It’s been a busy week of buying, and now it’s time to spend even more … in the name of peace on Earth, goodwill toward men (and women and children).
To help extend the reach of your generosity on Tuesday, or any other day, here’s a handy list. It’s mostly a compilation of groups I’ve learned about while writing Heart in the San Joaquin columns and suggestions from readers. (Let’s be Facebook and Twitter friends, or email friendly tips to email@example.com.)
There are so many more, but here’s a sample of some great groups in the central San Joaquin Valley and Sierra. Learn more by visiting the websites for the organizations and reading my past columns.
Premium content for only $0.99
For the most comprehensive local coverage, subscribe today.
6. Labrador Retriever Rescue of Fresno rescues labs and finds them homes.
8. CASA (Court Appointed Special Advocates) looks out for foster children.
9. Fresno Economic Opportunities Commission Sanctuary Youth Shelter is a haven for runaway exploited and homeless children.
10. Jack and Jill of America, Inc. is powered by mothers working to help African American children grow up to become community leaders.
11. A popular ministry of Samaritan’s Purse, Operation Christmas Child, sends shoeboxes filled with toys and hygienic items to children in need overseas. Another shoe-box-inspired charity: ShoeBox Sharing in Fresno, which makes blankets and collects supplies for children in need.
13. Sacred Rok provides Yosemite field trips for at-risk youths, including foster children and incarcerated teens in Merced.
18. Valley Teen Ranch helps children who were formerly in juvenile hall.
19. San Joaquin River Parkway and Conservation Trust helps restore the San Joaquin River through conservation, education and recreation.
20. Sierra Foothill Conservancy works to protect “grasslands, foothills and forests” between Yosemite and Sequoia and Kings Canyon national parks.
21. Yosemite Conservancy supports projects in Yosemite National Park.
Homeless and hungry:
23. Community Food Bank serves 280,000 people each month by providing food to more than 200 agencies.
24. Fresno Rescue Mission is a Christian shelter that helps people in need.
25. Manna House provides free food and household items for those in need in eastern Madera County.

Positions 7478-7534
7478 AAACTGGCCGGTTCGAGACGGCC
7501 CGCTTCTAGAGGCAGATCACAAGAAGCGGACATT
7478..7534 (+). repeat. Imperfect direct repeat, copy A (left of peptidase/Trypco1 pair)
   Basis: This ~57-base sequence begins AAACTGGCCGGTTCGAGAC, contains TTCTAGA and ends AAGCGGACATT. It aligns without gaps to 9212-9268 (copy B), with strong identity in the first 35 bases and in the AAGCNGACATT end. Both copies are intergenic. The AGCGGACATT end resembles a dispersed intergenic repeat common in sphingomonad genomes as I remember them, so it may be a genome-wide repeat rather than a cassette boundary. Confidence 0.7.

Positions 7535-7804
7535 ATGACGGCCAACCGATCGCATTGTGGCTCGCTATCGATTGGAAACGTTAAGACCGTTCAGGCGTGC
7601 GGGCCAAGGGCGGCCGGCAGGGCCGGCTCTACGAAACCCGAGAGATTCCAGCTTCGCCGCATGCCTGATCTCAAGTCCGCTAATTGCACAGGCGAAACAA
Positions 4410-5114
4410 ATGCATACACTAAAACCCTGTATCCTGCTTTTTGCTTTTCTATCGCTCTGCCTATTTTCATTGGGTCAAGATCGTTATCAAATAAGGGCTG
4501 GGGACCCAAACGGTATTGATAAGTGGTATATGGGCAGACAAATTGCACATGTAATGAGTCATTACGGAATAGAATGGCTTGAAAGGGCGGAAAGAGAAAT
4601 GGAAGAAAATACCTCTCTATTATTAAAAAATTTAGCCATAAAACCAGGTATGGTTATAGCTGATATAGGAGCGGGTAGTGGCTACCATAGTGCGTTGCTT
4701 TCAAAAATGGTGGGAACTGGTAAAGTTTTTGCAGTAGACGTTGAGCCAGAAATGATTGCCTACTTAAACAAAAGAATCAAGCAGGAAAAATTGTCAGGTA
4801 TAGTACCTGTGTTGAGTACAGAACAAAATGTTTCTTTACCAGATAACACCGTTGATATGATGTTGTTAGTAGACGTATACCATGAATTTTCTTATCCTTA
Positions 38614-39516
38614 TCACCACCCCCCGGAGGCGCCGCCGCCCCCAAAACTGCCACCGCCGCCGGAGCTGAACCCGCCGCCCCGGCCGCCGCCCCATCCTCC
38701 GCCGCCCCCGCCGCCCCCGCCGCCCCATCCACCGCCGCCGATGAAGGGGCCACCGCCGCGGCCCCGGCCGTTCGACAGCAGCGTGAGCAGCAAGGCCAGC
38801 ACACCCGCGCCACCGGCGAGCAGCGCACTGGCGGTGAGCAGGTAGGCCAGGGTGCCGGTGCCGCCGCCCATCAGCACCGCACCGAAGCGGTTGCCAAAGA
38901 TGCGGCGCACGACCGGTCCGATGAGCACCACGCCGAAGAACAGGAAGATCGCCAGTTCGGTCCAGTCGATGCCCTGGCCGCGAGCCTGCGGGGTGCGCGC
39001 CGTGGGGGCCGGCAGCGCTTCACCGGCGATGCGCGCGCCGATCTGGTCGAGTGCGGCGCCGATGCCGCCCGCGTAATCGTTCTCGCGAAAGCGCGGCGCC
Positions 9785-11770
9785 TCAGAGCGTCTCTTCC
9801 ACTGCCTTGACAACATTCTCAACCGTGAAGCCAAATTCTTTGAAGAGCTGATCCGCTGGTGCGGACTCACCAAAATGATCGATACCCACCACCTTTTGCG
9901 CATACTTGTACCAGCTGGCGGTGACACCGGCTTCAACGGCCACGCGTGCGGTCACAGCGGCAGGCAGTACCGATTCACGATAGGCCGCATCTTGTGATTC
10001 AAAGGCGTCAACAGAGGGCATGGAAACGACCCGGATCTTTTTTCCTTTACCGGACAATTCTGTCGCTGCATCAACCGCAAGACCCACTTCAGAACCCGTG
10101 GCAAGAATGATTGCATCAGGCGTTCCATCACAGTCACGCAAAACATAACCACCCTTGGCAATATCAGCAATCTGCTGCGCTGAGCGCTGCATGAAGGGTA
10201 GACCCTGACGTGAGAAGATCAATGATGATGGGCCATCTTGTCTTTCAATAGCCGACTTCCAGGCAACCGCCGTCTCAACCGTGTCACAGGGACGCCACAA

26. Poverello House feeds and shelters homeless in Fresno.
29. Central California Blood Center sponsors blood drives.
30. Ronald McDonald House provides free lodging for families with hospitalized children.
33. Drug and alcohol rehabilitation programs are helping curb addiction. Check this story for links to seven supported by Fresno County.
Women and girls in need:
35. Evangel Home in Fresno serves homeless women and children.
36. Marjaree Mason Center in Fresno aids victims of domestic abuse.
37. Mollie’s House helps girls who were victims of human trafficking.
38. Naomi’s House cares for formerly homeless women in Fresno.
39. St. Francis Homeless Project helps former homeless women recovering from substance abuse through a “Dog’s Dig ’Em” ministry where women make dog biscuits.
41. Preserve mountain history via the Central Sierra Historical Society and Museum at Shaver Lake which helps educate the public through exhibits, as does Fresno Flats Historic Village and Park in Oakhurst.
42. Central Valley Community Foundation, formerly the Fresno Regional Foundation, has been working with donors and nonprofits to address social and environmental needs in the Valley for half a century.
43. Heart of the Horse Therapy Ranch serves children with disabilities or illness and veterans. They are working to renovate a home to temporarily house veterans. Heart of the Horse was selected as the 8th Senate District nonprofit of the year this summer.
44. Fresno Arts Council supports the arts and arts education.
46. Salvation Army helps families in need through a number of programs.
47. United Way has a number of programs aimed at improving “education, income and health.”
49. West Fresno Family Resource Center helps families through a number of different programs.
50. And – there’s so many service clubs out there, such as Elks, Freemasons, Kiwanis, Lions, Moose, Sanger Women’s Club, Rotary, Ladies of the Lakes, and Veterans of Foreign Wars whose members meet regularly and think up creative, caring ways to help people. Some clubs also have a high-school equivalent, so kids can take a leadership role in giving, too!
Happy Merry Everything!